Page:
After the California First Amendment Coalition won its public records act (PRA) lawsuit against Santa Clara County in April 2009, the Sierra Club filed a similar suit against Orange County. The Sierra Club needed Orange County's parcel basemap in the GIS-compatible database format in order to discover and analyze strategic land purchase opportunities for its wildlands conservation campaign. Sierra Club couldn't afford to pay Orange County the $475,000 it was charging, nor did they think that the County had the right to charge more than the cost of duplication as prescribed under the California Public Records Act (PRA).
Orange County defended its data sales policy with the so-called "software
exemption" of the PRA, which says government agencies do not have to
provide software for the cost of duplication as they do for the data that they
use to make public decisions. In section 6254.9 of the PRA, software was
stated to "include computer mapping systems, computer programs and
computer graphics systems." None of these terms were defined.
The software exemption was attempted by Santa Clara
County, but the Superior Court ruled
against it; Orange
County's lawyers were
more successful in their trial. Sierra Club appealed the case, but the 4th
District Court of Appeal affirmed the decision in support of Orange County.
The County's logic was that GIS includes software and data (citing ESRI's
definition that says "GIS is a collection of software and data");
that the County's Landbase is a GIS; that GIS is a type of Computer Mapping
System; that CMS is excluded by §6254.9; therefore, the County's GIS Landbase
data is excluded. The Sierra Club's rebuttals – that "Computer
Mapping System" means a system of software modules, which does not include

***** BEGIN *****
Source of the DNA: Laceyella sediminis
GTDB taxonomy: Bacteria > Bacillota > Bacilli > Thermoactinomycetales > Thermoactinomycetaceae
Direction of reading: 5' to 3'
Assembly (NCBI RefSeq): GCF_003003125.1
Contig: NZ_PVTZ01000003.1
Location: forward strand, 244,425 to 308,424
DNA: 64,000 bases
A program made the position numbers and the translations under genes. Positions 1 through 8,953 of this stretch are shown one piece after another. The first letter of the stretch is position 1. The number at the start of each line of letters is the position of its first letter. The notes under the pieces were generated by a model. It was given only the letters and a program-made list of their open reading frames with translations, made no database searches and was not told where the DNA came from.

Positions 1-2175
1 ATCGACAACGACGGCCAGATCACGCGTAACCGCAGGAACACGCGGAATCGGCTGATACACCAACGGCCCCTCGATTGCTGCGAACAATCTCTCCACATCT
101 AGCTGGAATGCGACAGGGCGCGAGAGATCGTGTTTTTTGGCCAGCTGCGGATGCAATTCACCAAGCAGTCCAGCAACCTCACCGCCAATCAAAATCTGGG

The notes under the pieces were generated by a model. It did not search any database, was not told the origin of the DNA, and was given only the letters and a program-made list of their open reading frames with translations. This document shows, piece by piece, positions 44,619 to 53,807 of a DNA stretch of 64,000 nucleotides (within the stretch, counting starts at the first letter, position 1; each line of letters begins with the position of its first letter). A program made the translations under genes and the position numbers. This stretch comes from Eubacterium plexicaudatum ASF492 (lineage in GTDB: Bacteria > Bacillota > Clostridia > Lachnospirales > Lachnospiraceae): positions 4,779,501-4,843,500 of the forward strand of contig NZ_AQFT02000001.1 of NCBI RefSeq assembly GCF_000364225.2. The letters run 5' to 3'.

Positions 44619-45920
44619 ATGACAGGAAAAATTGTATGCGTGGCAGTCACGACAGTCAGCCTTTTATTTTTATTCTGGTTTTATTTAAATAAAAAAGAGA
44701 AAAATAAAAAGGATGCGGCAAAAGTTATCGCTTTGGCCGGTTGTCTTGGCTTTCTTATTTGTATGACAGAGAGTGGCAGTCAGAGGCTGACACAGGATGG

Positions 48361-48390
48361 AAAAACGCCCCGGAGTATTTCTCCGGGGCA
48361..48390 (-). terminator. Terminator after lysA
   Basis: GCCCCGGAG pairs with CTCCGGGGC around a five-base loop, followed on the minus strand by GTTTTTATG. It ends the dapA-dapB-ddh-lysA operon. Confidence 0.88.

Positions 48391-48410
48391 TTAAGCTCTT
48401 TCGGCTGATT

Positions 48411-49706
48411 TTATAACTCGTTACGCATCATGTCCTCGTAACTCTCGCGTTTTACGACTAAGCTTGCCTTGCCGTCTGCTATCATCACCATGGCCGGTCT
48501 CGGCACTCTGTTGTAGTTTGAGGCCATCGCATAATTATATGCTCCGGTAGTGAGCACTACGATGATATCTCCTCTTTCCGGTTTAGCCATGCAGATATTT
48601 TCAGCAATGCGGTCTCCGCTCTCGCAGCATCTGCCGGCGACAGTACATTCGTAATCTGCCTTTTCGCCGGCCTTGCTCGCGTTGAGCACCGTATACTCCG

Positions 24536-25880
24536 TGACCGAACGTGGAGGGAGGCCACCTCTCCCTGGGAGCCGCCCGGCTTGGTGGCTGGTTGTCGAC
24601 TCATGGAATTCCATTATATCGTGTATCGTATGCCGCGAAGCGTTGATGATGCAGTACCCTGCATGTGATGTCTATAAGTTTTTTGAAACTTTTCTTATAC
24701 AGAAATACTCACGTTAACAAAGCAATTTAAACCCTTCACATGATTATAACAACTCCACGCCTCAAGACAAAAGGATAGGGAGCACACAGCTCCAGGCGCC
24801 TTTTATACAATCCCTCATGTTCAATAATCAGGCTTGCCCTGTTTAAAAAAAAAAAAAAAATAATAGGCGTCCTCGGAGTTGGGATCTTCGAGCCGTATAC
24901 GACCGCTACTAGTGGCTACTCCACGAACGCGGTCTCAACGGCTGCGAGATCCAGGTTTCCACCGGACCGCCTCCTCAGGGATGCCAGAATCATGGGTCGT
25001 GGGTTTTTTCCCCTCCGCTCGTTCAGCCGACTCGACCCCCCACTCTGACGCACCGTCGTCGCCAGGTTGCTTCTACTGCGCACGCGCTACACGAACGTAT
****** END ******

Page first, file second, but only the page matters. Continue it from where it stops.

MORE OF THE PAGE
data; that GIS-formatted data is necessary for the public to analyze the
government's decisions using its GIS database; that "includes" means
an illustrative example, not an expansion of the definition of software; and
that the California Legislature did not intend to exclude data when it passed
the software exemption – were unsuccessful.
Sierra Club's final appeal has been made to the California Supreme Court.
First, Sierra Club had to request that the Supreme Court hear the case.
The fact that two County's public records lawsuits for the same kind of data
resulted in opposite opinions was among the reasons sited for hearing the
case. The GIS community added their technical opinion in an amicus
curiae (friend of the court) brief that was signed by 11 GIS organizations
and 72 individuals. On Sep. 14, the Court agreed to hear the case, and on
Nov. 14, 2011, the Sierra Club filed its brief. Orange County's
rebuttal brief is scheduled for the middle of December. It is likely that
the GIS Community will be asked to file another amicus curiae brief to
help the Court understand that GIS-formatted data are not software, and that CMS
software does not include GIS data.
The GIS Community's amicus brief is scheduled for submittal in early
February. GIS professionals who may be willing to co-sign a GIS amicus
brief can contact Bruce Joffe (founder of the Open Data Consortium project)
In related news, the National States Geographic Information Council (NSGIC)
recently issued a four page recommendation of best practices for data
distribution policy of government agencies. This guideline document
articulates NSGIC's core principle that "Access to public records is an
essential component of our democracy that keeps citizens informed and our
government accountable. These records include geospatial data produced or
maintained using taxpayer resources." It concludes with the recommendation
that, "calls on government administrators, geospatial professionals and
concerned citizens to further advance the use of important geospatial data
assets and to ensure that they remain freely accessible”. You can
download NSGIC's recommendations at:
Sierra Club and Orange County's Court-Battle Over GIS Database
December 14, 2011